Supply chain control towers are increasingly becoming popular especially with logistics service providers. With growth of supply chains and in many times growth of companies through acquisition, we see that organizations are often managing an unwieldy technology stack across their organization. Multiple ERP, WMS and TMS (many of which are on different versions) lead to difficulty in gaining visibility across the supply chain. Control towers can help provide this visibility as a single source of truth for the end-to-end order across these systems and critical supply chain steps that your planners can use as the de facto source for ensuring the order arrives on-time and in-full.

However, visibility is only a part of the power of a control tower. It provides the foundation for true supply chain orchestration, or the ability to intelligently execute end-to-end supply chain functions based on the granular supply chain visibility provided by your systems. When a control tower provides not only the visibility but also the execution, it helps to save your team incredible amounts of time and energy on tracking down orders, ensuring they can spend their time on better revenue generating initiatives.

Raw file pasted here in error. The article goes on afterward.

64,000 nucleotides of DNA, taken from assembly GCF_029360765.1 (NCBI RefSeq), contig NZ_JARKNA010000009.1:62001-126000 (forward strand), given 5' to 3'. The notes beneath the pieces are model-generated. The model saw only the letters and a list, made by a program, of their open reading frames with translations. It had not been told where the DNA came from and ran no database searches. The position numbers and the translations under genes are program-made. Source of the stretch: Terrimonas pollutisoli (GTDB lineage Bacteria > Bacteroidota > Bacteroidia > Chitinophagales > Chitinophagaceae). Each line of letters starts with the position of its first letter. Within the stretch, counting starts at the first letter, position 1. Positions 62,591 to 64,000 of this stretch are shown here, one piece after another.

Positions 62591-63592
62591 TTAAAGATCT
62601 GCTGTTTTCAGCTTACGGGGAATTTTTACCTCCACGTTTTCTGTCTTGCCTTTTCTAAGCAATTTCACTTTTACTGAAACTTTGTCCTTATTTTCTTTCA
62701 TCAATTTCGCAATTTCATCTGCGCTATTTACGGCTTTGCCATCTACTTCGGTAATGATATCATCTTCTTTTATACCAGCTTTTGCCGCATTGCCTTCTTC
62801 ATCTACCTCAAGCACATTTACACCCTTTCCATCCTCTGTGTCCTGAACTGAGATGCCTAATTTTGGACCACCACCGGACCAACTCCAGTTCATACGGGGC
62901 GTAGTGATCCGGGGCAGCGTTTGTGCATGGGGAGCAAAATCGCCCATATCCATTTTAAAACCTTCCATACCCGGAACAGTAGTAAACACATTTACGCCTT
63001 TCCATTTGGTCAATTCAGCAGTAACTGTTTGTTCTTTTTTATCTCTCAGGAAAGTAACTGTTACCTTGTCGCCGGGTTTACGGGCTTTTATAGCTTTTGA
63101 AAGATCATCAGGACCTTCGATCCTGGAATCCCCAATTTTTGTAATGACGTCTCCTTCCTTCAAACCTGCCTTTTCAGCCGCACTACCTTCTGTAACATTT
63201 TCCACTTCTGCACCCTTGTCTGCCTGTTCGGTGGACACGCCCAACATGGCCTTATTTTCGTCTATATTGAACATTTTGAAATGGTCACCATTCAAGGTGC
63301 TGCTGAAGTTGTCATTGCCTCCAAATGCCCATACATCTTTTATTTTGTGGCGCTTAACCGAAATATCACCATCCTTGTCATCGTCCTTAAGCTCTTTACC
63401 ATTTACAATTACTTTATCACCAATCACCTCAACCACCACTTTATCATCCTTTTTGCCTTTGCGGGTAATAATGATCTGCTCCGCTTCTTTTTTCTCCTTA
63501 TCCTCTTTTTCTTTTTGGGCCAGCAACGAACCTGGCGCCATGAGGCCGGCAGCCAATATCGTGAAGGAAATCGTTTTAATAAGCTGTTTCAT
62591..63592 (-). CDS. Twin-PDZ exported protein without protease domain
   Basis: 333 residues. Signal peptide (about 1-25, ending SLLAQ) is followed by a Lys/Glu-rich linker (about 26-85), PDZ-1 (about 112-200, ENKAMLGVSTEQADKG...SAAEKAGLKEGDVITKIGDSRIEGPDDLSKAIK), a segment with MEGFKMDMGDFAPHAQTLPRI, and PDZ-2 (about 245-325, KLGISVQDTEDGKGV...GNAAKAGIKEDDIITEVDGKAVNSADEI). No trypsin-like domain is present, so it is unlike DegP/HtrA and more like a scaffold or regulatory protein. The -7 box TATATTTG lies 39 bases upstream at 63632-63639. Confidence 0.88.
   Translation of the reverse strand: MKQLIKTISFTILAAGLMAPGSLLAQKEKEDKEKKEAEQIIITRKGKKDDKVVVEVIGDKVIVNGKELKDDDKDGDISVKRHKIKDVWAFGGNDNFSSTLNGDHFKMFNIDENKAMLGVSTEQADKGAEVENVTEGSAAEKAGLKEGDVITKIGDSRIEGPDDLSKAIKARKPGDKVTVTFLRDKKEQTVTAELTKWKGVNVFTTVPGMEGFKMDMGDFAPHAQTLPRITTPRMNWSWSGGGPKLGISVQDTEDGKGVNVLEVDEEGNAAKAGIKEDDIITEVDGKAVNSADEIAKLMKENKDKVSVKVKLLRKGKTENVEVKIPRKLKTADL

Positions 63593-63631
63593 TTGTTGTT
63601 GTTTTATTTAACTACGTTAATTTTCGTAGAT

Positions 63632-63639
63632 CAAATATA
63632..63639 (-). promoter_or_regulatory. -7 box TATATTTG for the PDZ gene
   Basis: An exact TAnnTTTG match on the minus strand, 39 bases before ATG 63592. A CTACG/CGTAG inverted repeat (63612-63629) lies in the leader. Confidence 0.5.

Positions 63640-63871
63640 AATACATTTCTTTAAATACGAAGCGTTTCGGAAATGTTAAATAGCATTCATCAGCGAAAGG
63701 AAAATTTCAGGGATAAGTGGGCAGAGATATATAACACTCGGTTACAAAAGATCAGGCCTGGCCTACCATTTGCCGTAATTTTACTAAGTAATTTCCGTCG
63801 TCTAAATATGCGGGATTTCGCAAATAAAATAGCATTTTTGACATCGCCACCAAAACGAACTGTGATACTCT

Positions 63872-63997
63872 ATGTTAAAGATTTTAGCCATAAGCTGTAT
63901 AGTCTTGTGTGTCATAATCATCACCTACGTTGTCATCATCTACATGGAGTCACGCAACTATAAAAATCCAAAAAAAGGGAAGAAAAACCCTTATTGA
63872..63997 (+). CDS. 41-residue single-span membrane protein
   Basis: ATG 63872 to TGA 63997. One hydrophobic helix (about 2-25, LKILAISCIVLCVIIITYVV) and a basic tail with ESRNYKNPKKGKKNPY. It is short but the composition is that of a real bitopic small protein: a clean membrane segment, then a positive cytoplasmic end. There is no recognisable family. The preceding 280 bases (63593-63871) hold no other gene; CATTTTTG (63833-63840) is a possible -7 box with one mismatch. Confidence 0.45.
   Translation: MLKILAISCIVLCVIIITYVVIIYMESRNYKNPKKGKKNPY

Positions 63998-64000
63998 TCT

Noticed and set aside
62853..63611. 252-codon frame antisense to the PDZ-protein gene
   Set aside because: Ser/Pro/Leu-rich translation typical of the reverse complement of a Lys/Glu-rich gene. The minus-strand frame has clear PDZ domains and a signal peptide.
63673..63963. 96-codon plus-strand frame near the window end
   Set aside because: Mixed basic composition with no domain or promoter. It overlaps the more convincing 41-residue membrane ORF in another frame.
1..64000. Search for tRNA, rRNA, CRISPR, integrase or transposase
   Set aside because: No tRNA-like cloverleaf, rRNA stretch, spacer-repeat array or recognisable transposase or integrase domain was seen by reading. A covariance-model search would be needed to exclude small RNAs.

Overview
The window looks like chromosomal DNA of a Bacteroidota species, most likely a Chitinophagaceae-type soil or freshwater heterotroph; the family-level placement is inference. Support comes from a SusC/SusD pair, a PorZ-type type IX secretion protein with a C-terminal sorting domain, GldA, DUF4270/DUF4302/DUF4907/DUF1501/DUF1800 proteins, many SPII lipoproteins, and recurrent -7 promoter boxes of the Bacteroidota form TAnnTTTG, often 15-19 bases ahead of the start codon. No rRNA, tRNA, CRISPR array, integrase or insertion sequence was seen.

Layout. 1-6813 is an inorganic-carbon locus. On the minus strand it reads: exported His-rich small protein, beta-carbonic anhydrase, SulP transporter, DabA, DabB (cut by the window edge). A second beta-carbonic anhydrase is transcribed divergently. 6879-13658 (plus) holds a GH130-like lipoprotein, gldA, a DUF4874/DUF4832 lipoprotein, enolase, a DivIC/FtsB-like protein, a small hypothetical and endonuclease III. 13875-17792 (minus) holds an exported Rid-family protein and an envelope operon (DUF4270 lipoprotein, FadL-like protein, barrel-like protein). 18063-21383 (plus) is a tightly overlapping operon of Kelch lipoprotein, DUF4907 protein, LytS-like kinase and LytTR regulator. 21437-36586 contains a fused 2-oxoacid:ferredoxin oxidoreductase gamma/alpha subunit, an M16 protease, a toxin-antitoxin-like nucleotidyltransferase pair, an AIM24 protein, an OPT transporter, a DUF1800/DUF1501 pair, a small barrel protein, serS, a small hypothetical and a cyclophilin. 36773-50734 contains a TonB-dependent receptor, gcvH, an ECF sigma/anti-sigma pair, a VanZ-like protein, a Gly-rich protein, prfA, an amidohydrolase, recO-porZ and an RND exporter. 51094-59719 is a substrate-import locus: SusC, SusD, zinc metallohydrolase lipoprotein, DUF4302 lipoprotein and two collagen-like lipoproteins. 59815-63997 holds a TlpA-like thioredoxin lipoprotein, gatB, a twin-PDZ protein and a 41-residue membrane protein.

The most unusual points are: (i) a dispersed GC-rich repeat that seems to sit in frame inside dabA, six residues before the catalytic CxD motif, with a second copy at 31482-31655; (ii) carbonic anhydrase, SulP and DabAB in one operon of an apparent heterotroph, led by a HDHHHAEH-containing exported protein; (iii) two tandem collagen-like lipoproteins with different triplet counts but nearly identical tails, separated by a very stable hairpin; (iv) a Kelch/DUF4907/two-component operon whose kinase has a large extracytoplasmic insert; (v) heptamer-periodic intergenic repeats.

Myth #4: Supply Chain Visibility tells the story of the past

We hear this story too often. A supply chain leader has “good visibility” into their supply chain and they know why there was an exception with every failed order. The problem is that they only know after they already missed their service level windows or so late they are unable to expedite cost effectively. While historical data and insight of past orders is incredibly useful for long-term planning and critical supply chain improvements, it leaves a lot to be desired when it comes to giving your planning team the real-time insight needed to ensure your customers are served today.

If we ask for more from our supply chain visibility ensuring that we understand all the milestones in a customer order, not just transportation, include our suppliers and partners just as we do our internal investments and begin to centrally connect our visibility with a control tower integrated with our execution systems, we’ll be able to better put our long term plans to work in our real-time day to day activities. This means we’ll see exceptions not only in real-time but much earlier in the process and can take action on them to ensure OTIF orders more consistently while reducing our overall inventory and cost to serve each end-to-end order.

As your customer base grows with more complex orders, supply chain visibility is critical to giving your team the keys to making long-term and real-time improvements in your supply chain. It’s not enough to just see what’s happening, it’s about providing supply chain visibility that is actionable in real-time to ensure better customer experiences and in turn drive business success.

 

Come join us as we talk supply chain control towers and putting your supply chain visibility into action in our upcoming webinar below:

Supply Chain Control Tower

 

Topics: Supply Chain Visibility, Supply Chain Complexity, Supplier Collaboration, Supply Chain Execution, Control Tower, Supply Chain Analytics